This time last year we were still in the icy grip of winter, but this year, the middle of February, it’s still raining. We are very lucky to avoid the serious flooding of buildings but everywhere is waterlogged and every stream and river full to the brim.
However the rain has also brought us many beautiful rainbows, some of them have been double. Secondary rainbows are caused by a double reflection of sunlight inside the raindrops, and appear at an angle of 50-53⁰. As a result of the second reflection, the colours of a secondary rainbow are inverted compared to the primary bow, with blue on the outside and red on the inside.
The secondary rainbow is fainter than the primary because more light escapes from two reflections compared to one and because the rainbow itself is spread over a greater area of the sky. The dark area of unlit sky lying between the primary and secondary bows is called Alexander’s band after Alexander of Aphrodisias who first described it around 200 AD. Rainbows have a rich and long history; some cultures view rainbows as omens and others see them as lucky.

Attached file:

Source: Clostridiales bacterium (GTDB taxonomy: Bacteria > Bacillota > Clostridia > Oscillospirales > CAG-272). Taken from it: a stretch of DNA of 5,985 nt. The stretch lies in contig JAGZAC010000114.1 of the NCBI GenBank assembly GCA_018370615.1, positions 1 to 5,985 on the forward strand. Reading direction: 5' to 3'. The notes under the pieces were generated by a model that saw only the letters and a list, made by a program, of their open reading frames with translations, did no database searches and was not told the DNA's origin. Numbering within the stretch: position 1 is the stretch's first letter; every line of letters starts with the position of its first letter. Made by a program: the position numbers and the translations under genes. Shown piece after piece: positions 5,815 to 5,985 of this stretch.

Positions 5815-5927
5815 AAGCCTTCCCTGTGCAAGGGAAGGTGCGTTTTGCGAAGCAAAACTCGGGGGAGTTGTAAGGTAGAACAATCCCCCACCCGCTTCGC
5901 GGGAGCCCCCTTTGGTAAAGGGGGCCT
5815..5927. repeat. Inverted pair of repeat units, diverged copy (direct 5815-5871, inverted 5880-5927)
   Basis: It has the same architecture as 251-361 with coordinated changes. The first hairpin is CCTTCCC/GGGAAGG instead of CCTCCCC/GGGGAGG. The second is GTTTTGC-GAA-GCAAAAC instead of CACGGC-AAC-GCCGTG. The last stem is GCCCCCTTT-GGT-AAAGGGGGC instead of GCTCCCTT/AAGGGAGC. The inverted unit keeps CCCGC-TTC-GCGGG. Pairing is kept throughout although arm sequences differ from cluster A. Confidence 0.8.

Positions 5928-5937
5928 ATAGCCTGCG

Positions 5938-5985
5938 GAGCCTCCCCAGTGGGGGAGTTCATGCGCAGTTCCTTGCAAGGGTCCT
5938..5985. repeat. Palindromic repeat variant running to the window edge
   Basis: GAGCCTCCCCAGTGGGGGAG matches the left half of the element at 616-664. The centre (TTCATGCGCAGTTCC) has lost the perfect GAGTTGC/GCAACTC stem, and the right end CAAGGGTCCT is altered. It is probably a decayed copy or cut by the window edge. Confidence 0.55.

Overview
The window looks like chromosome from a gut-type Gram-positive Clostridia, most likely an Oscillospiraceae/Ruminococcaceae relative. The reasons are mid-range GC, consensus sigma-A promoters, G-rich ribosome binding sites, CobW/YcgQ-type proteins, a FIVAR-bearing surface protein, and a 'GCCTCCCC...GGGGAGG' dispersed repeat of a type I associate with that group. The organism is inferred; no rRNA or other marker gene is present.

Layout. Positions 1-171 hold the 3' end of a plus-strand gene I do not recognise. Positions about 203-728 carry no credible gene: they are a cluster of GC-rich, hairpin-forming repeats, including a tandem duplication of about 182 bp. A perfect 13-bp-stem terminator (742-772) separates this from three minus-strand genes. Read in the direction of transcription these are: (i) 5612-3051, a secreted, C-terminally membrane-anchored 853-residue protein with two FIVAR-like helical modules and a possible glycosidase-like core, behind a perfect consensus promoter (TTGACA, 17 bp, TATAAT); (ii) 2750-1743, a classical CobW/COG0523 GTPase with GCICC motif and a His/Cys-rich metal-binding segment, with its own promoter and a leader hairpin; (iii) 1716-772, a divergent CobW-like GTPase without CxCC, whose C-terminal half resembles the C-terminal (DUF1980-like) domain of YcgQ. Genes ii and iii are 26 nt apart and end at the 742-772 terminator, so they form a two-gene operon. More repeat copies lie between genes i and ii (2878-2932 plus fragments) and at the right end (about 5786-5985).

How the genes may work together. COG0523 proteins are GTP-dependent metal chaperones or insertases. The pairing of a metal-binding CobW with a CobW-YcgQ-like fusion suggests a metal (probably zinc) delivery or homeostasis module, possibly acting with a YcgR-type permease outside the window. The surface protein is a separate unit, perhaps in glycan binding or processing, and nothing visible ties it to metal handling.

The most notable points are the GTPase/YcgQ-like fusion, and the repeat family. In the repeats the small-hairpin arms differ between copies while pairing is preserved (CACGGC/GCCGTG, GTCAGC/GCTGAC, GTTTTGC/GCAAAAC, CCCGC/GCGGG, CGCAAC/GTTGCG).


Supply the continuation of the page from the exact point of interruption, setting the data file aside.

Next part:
There is always something to see at Canley Ford, even in the rain. Our snowdrops are at their best now. Snowdrops are some of the first bulbs of the year to bloom. This early flowering, which carpets the ground between January and April, is aided by hardened leaf tips that can push through frozen earth.
The downside to flowering in winter is that pollinating insects are scarce, so these little drops of snow spread mainly through bulb division. The flower is milky white as indicated by its scientific name Galanthus, from two Greek words meaning ‘milk’ and ‘flower’. There are green markings on the inner petals, which experts are able to use as a means of identification. These are said to glow in ultraviolet light and thus attract pollinators such as bumble bees to whom ultra violet light is visible. Once the temperature reaches 10⁰C, the outer petals open to be horizontal, thus attracting pollinating insects.
“The snowdrop in purest white arrair,
First rears her hedde on Canalemas daie.”
From an early church calendar of English flowers c.1500.
Enjoy your walk at Canley Ford, we saw two mice in the leaf litter gathering berries for their food store, there are still crab apples under the leaves for hungry squirrels. We also saw some colourful fungi and celandine in flower. The next working party will be on Saturday 1 March 10am till 12 noon with coffee and biscuits at 12, everyone is welcome.
FRIENDS OF CANLEY FORD